At a town hall today in Alden, Iowa, former Hewlett-Packard CEO, onetime California Senate candidate, and Republican presidential hopeful Carly Fiorina stated that all Americans should have the right to contract diseases from unvaccinated children.
According to Jenna Johnson in the Washington Post, Fiorina received a question from a mother of five who said vaccines went against her religious beliefs because they were manufactured from cells of “aborted babies.” Fiorina responded, “When in doubt, it’s always the parent’s choice,” meaning that all parents should decide for themselves if their unvaccinated child should have the opportunity to transmit a disease to an infant, elderly person, or otherwise immunosuppressed person. “We must protect religious liberty,” she added.
Fiorina disclosed that her own daughter had been “bullied” by a school nurse to protect her preteen daughter from cervical cancer by administering the HPV vaccine.
“When you have highly communicable diseases where you have a vaccine that’s proven, like measles or mumps, then I think a parent can make that choice,” Fiorina continued, supporting parental discretion in determining whether or not unvaccinated children should be free to spread diseases throughout their community.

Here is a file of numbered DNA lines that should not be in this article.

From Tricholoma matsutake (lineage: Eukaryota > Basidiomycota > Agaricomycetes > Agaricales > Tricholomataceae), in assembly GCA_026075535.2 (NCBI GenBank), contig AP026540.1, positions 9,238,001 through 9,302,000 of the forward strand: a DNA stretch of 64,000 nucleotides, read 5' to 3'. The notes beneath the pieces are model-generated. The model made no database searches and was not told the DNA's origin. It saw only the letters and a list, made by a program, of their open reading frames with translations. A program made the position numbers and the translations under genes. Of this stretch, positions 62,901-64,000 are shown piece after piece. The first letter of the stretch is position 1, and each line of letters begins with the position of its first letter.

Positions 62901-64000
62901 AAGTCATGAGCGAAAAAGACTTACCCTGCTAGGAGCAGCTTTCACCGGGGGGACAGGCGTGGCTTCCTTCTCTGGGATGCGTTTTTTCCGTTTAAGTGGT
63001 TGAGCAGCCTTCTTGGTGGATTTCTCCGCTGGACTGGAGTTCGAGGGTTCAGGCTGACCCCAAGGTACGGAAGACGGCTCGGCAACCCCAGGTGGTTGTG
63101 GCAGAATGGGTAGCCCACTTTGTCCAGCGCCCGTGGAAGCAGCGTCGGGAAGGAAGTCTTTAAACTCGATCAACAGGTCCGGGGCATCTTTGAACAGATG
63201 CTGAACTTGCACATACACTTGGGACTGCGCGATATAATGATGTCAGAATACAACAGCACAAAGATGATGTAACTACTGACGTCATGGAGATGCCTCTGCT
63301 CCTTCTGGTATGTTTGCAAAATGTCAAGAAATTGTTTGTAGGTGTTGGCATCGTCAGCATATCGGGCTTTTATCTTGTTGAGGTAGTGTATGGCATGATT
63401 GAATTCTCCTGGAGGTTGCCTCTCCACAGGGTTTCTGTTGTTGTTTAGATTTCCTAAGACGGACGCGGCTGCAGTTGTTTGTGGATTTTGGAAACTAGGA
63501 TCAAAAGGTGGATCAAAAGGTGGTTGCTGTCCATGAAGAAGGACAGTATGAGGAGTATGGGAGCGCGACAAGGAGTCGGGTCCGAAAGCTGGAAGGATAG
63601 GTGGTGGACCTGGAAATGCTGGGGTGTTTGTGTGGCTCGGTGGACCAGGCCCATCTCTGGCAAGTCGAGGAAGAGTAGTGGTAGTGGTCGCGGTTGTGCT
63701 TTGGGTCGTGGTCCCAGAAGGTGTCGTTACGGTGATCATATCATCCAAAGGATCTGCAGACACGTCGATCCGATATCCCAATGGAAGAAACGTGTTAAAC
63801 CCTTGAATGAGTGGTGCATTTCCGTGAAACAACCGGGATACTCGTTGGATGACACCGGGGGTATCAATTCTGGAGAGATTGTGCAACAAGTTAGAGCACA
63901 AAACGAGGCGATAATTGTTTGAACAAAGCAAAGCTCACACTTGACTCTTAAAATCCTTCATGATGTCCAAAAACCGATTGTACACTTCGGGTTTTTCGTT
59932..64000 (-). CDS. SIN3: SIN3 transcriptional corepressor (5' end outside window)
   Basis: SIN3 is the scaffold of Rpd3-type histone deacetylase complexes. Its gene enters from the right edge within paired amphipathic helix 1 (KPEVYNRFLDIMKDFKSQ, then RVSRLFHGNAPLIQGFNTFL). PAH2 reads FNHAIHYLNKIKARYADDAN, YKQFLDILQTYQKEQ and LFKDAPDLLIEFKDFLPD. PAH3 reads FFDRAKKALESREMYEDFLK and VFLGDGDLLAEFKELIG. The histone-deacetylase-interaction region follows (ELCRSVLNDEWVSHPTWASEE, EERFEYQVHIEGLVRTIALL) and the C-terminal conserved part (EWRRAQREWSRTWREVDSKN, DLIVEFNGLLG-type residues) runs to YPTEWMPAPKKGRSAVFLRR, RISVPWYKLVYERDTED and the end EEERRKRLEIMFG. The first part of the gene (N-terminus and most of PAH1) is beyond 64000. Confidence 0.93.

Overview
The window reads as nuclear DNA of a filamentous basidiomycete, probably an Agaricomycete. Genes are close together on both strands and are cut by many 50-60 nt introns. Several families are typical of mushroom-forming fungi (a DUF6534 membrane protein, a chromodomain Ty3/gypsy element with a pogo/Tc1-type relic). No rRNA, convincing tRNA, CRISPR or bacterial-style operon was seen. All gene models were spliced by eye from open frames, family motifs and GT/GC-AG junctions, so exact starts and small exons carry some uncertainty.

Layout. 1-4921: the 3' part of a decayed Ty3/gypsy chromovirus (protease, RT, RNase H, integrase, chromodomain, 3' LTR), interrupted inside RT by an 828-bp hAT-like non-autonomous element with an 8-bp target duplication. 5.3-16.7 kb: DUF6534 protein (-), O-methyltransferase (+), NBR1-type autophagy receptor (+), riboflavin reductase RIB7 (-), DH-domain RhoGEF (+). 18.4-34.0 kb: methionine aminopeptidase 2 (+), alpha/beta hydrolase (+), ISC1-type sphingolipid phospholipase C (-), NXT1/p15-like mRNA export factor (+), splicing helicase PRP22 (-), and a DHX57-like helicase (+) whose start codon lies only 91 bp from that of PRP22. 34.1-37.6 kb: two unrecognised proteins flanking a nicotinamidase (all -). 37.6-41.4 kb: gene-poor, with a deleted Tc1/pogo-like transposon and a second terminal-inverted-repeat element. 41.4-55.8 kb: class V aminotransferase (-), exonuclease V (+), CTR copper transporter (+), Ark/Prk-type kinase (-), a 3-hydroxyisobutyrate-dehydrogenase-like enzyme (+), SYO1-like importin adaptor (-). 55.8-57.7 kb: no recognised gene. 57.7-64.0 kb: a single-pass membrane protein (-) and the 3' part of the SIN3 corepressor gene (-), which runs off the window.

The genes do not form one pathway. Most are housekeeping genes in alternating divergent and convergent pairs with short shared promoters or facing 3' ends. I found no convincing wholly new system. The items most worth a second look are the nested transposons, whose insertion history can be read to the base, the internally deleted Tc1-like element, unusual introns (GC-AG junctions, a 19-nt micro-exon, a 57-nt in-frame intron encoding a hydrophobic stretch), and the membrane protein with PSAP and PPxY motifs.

Update, 8:02 a.m., August 14, 2015: Fiorina’s campaign has asked us to include the rest of Fiorina’s quotation, as follows: “—but then I think a school district is well within their rights to say: ‘I’m sorry, your child cannot then attend public school.’ So a parent has to make that trade-off.” Unvaccinated children are presumably free in this scenario to pursue opportunities to spread measles and mumps in all other locations that are not public schools. Fiorina does not think that public schools should be able to make such judgment calls when it comes to “more esoteric immunizations.”
Fiorina is on record as opposing California’s school vaccination law, which requires all children in public or private school or day care to be vaccinated against a host of diseases, with no exceptions for religious or personal beliefs. “California is wrong on most everything, honestly,” Fiorina said. “I’m not at all surprised that they made that mistake as well.” Fiorina remains hopeful that the state will eventually revoke children’s right not to get measles.